‘Den Of Thieves’ Hackers Transferred $527,000 From Louisiana CU

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BATON ROUGE, La. – A group of Ukrainian hackers siphoned almost $527,000 from LES FCU in September 2009 by using malware to transfer funds from the account the credit union held with Capital One Bank, according to a suit filed last week in federal court here.

The hackers transferred the money by sneaking an e-mail attachment with malware past an accountant at the credit union, according to the suit, filed against Capital One by insurer Fidelity & Deposit Co., which paid $321,873 to the credit union after more than $200,000 of the stolen funds were recovered before they could be picked up by criminals at wire transfer stations around the globe.

The suit claims Capital One negligently allowed the unauthorized wire transfers from the credit union’s account after an LES accountant opened an e-mail attachment that was purported to contain an IRS query about LES’ taxes. The e-mail did not come from the IRS, but it carried a key logging program that allowed the hackers to obtain the credit union’s user identifications and passwords.

The insurer said those mistakes enabled Ukrainian criminals – whom the suit calls a “Den of Thieves” – to siphon money out of the credit union’s account at Capital One.

When officials with the $28 million credit union confronted Capital One they were told that the thefts resulted solely from the security breach at LES. “Capital One is not responsible for the unauthorized wire transfers,” the insurer said banks officials told the credit union in 2009.

The credit union, chartered to serve the Louisiana Department of Labor, maintained the account for 30 years, having originally opened it with Fidelity Bank, then transferring it to Hibernia Bank, which was acquired in 2007 by Capital One. Prior to September 2009, the credit union used electronic wire transfer withdrawals to transfer funds out of the account only on rare occasions.

On or about Sept. 14, 2009, LES FCU employees received an e-mail purporting to be from the Internal Revenue Service in their business e-mail accounts, according to the suit. An accountant employed by the credit union opened this e-mail, which purported to inform her there was a tax reporting discrepancy regarding the credit union’s taxes, and instructed her to click on a link to retrieve the report and resolve the problem.

The e-mail had not been sent by the IRS, but had been sent by a den of thieves operating from the Ukraine, who used the e-mail to direct the accountant to an official looking website, the suit says. At that website, a “key logger program” was secretly downloaded to the accountant’s computer. This allowed the thieves to obtain the credit union’s user IDs and passwords as well as to install a backdoor,” allowing them to gain remote access to the accountant’s computer.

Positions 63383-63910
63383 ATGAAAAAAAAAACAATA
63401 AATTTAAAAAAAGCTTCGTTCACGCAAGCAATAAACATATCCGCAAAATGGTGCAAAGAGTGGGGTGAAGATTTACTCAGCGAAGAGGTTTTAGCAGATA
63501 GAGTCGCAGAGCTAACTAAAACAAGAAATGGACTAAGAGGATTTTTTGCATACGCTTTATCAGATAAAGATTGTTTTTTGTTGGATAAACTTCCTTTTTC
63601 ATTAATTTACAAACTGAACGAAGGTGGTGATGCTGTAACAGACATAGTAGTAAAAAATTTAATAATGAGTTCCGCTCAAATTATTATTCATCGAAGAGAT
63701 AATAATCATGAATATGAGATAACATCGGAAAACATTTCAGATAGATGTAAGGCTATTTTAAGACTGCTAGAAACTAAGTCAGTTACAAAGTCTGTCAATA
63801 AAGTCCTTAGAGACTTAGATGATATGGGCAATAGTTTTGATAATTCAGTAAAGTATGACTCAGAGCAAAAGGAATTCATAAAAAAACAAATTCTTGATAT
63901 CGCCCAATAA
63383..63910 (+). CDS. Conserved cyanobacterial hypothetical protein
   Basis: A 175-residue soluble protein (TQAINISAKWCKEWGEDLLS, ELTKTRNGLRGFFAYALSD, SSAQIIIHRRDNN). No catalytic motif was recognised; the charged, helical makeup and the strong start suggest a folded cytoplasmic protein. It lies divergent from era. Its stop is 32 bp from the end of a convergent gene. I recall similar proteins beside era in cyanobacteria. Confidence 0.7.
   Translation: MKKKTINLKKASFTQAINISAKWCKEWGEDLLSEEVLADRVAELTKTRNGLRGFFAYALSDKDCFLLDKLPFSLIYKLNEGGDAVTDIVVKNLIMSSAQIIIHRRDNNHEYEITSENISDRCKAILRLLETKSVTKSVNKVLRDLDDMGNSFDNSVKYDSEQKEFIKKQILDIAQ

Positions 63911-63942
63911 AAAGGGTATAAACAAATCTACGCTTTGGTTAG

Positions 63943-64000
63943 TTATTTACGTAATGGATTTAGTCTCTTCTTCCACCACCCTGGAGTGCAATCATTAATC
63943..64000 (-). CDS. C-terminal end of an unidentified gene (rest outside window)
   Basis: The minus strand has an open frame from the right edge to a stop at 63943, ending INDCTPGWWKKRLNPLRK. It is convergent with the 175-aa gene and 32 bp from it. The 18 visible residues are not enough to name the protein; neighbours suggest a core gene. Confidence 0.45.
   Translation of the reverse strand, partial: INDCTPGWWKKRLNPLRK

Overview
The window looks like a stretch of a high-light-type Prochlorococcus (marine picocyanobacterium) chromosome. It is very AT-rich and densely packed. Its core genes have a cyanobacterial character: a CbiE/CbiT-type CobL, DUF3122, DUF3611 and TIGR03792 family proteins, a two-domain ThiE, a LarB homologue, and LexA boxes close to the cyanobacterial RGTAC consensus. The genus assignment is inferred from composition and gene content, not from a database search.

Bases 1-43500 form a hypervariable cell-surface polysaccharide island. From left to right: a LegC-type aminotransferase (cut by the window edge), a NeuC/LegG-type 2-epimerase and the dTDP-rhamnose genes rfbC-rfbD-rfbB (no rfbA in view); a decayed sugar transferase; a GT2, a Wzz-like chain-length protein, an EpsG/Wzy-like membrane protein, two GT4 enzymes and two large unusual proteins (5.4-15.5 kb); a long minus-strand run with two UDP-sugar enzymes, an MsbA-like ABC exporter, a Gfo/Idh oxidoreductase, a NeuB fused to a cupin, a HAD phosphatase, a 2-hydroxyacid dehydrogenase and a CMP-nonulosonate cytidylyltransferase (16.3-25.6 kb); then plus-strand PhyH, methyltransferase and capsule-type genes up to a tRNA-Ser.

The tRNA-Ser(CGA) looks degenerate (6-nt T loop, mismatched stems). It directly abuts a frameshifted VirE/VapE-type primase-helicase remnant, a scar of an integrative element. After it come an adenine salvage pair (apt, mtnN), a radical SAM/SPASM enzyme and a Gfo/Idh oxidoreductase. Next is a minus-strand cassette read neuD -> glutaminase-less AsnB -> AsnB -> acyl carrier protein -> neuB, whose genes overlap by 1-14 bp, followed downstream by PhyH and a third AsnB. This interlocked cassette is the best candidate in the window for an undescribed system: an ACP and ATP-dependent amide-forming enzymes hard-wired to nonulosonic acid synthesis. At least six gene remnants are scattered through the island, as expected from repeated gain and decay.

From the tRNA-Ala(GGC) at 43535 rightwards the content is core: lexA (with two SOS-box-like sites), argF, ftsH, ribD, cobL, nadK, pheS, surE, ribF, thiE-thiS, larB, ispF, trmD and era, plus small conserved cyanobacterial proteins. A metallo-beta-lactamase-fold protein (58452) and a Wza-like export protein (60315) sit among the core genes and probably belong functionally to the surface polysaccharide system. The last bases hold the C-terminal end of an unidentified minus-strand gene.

On the morning of Sept. 16, 2009, the credit union’s accountant accessed its account and checked the balance, noticing that nine unauthorized wire transfers had been made from the account on Sept. 15, 2009.

Capital One mailed notifications to the credit union regarding the nine wire transfers processed on Sept. 15, 2009, but did not directly contact the credit union or make any other attempt to notify the credit union of the highly unusual activity on its account, according to Fidelity.

At about 9:15 a.m. on Sept. 16, 2009, employees of LES FCU contacted Capital One   and reported the unauthorized wire transfers. At that time, the credit union notified Capital One that the wires were fraudulent and requested immediate retrieval of the funds transferred, the suit says. At that point, Capital One notified the credit union that an additional five transfers totaling $75,400 had been made earlier that morning. The credit union notified the bank that those transfers also were fraudulent.

At that point 14 wire transfers had been conducted for a total of $526,613, and the money was transferred to intermediary banks in New York, then overseas. Capital One was able to stop the transfer of $204,740 of the credit union’s money. But the bank refused to reimburse the remaining $321,873, telling LES FCU in a letter, “As unfortunate a situation as LES FCU finds itself, the wire transfers were initiated through an LES FCU computer as a result of a breach at LES FCU, not Capital One.” As a result, the letter stated, “Capital One is not responsible for the unauthorized wire transfers initiated from the LES FCU computer at issue.”

Fidelity says Capital One’s security measures consisted of single-factor authentication to access the credit union’s account. By that point NCUA, the FDIC and all financial regulators were requiring dual-factor authentication for such processes.

Officials with Capital One could not be reached to comment on the suit.

 

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